CLEARWATER, Fla. -- The last time Dan Plesac wore a baseball uniform he threw the final pitch for the Phillies at Veterans Stadium on Sept. 28, 2003.
He pulled on a uniform again this week at Bright House Field, where he worked with the Phillies as a guest instructor. Plesac, 53, still looks like he could strike out a hitter or two -- he posted a 2.70 ERA and averaged 10 strikeouts per nine innings in 58 appearances in his final season in 2003 -- but he came to camp to observe, coach and just get back on the field again.
"If they want me back, I'll crawl back," Plesac said of the experience, which ended Friday. "This has been a lot of fun."
Every team in the big leagues has a host of guest instructors in Spring Training. Some are more involved than others. Some show up, put on the uniform and hang in the outfield. Many more, like Plesac, come to work.
Plesac, an MLB Network analyst, sat in his hotel room Wednesday night searching on his iPad for video of Phillies left-hander Jesse Biddle, the club's No. 7 prospect who had a bullpen session scheduled Thursday. He found Biddle's appearance in the 2013 All-Star Futures Game at Citi Field in New York.
He wanted to get a feel for Biddle's mechanics and repertoire.
"Boy, was he impressive," Plesac said. "Really, really impressive. I've only seen him throw twice on the side. He could pitch for 15 more years and I don't think he's going to throw a better bullpen than the one he threw Thursday. I did this for a living, so I'm living and dying with every pitch he threw. I was like, 'Can he keep this up?' He had everything. Fastball command, great curveball, good slider, his changeup was good. He just really had a good side. Now what does that mean? I don't know, but I know he is a young pitcher the Phillies have a lot of hopes for and I can see why now."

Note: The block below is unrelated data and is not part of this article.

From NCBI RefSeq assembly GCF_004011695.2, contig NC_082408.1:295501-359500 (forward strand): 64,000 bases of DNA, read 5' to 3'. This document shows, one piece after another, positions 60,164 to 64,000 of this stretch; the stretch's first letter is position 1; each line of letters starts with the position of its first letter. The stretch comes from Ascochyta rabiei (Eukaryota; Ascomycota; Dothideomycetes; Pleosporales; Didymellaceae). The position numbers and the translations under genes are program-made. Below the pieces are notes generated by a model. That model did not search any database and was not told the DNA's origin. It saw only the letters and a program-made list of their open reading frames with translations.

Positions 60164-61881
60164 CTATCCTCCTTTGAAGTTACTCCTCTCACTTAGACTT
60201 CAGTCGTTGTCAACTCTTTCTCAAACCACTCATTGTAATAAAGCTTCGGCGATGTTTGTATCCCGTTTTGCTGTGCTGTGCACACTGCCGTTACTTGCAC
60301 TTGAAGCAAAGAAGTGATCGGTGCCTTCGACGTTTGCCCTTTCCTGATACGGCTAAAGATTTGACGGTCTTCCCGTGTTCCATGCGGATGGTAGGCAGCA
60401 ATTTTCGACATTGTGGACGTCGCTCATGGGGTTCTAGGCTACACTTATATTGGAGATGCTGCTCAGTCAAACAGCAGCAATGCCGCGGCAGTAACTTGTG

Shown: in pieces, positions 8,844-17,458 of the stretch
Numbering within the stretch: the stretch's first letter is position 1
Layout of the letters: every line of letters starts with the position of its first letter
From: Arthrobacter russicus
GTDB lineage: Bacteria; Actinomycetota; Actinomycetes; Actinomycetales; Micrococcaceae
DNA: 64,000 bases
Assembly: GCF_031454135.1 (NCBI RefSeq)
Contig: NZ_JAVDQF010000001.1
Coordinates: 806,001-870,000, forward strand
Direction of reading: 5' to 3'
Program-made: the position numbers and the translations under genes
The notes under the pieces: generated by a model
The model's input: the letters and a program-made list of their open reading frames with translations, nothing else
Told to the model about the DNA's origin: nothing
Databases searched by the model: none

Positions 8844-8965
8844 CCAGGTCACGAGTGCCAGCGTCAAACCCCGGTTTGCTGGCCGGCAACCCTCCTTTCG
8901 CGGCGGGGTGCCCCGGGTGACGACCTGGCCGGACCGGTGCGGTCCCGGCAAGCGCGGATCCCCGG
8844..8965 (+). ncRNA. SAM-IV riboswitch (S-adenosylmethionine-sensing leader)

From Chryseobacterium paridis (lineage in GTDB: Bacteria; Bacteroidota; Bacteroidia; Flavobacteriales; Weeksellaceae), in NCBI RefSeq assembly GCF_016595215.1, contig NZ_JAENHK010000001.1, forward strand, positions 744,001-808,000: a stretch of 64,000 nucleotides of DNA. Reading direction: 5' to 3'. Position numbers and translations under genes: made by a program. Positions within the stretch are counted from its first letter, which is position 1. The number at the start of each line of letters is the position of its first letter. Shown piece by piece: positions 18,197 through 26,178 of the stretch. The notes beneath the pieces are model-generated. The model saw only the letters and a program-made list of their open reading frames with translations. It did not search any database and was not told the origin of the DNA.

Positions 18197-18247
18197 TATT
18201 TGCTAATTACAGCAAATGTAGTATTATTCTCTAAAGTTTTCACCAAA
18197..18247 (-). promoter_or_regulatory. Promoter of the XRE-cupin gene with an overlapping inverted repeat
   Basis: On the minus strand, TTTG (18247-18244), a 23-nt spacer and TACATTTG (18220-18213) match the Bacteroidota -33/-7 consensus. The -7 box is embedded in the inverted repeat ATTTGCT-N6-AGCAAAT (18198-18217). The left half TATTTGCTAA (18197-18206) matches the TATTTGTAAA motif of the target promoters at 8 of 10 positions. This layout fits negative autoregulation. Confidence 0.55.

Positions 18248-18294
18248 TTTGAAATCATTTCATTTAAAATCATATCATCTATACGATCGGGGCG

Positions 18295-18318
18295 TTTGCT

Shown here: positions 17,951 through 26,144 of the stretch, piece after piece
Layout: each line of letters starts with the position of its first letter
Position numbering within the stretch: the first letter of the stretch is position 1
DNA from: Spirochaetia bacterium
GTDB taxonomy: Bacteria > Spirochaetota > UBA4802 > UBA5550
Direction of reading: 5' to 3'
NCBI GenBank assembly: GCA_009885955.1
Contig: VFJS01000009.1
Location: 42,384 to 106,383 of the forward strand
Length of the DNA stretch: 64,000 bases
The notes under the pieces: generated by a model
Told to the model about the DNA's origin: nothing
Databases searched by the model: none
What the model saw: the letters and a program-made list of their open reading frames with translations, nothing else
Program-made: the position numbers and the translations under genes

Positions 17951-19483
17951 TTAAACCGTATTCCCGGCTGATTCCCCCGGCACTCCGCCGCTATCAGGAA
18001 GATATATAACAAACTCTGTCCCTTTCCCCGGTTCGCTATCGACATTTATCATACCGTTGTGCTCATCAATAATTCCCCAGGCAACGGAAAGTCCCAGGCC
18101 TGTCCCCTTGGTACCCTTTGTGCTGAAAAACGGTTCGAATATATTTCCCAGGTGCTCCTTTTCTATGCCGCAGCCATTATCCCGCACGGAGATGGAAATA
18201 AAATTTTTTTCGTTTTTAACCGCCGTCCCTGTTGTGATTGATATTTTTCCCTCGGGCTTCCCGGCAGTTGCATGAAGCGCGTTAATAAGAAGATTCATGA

Plesac left camp impressed with two of the Phillies' younger pitchers: Biddle and right-hander Nefi Ogando, who the Phillies acquired from the Red Sox in 2013 for John McDonald. Plesac also got to see up close why Cole Hamels and Cliff Lee are so good.
"I miss the field," said Plesac, whose 1,064 games rank seventh among pitchers in MLB history. "You get so far removed from it in the studio. It's so nice to stand and watch Cole and Cliff throw a bullpen. To actually see what makes these guys go -- I think the thing that I've been most impressed with is I had no idea the quality and quantity of arms in this camp. That's what shocked me.
"I thought about it this morning. It's made me realize how hard it is to do this. You forget when you get out [of the game], because when you get out, the fish get bigger, right? The bear gets bigger. It made me realize, just watching Biddle and Ogando and Lee and Hamels on the side, it took me back. You get excited. It was fun to get back into that -- going to the ballpark with a purpose."
Todd Zolecki is a reporter for MLB.com. This story was not subject to the approval of Major League Baseball or its clubs.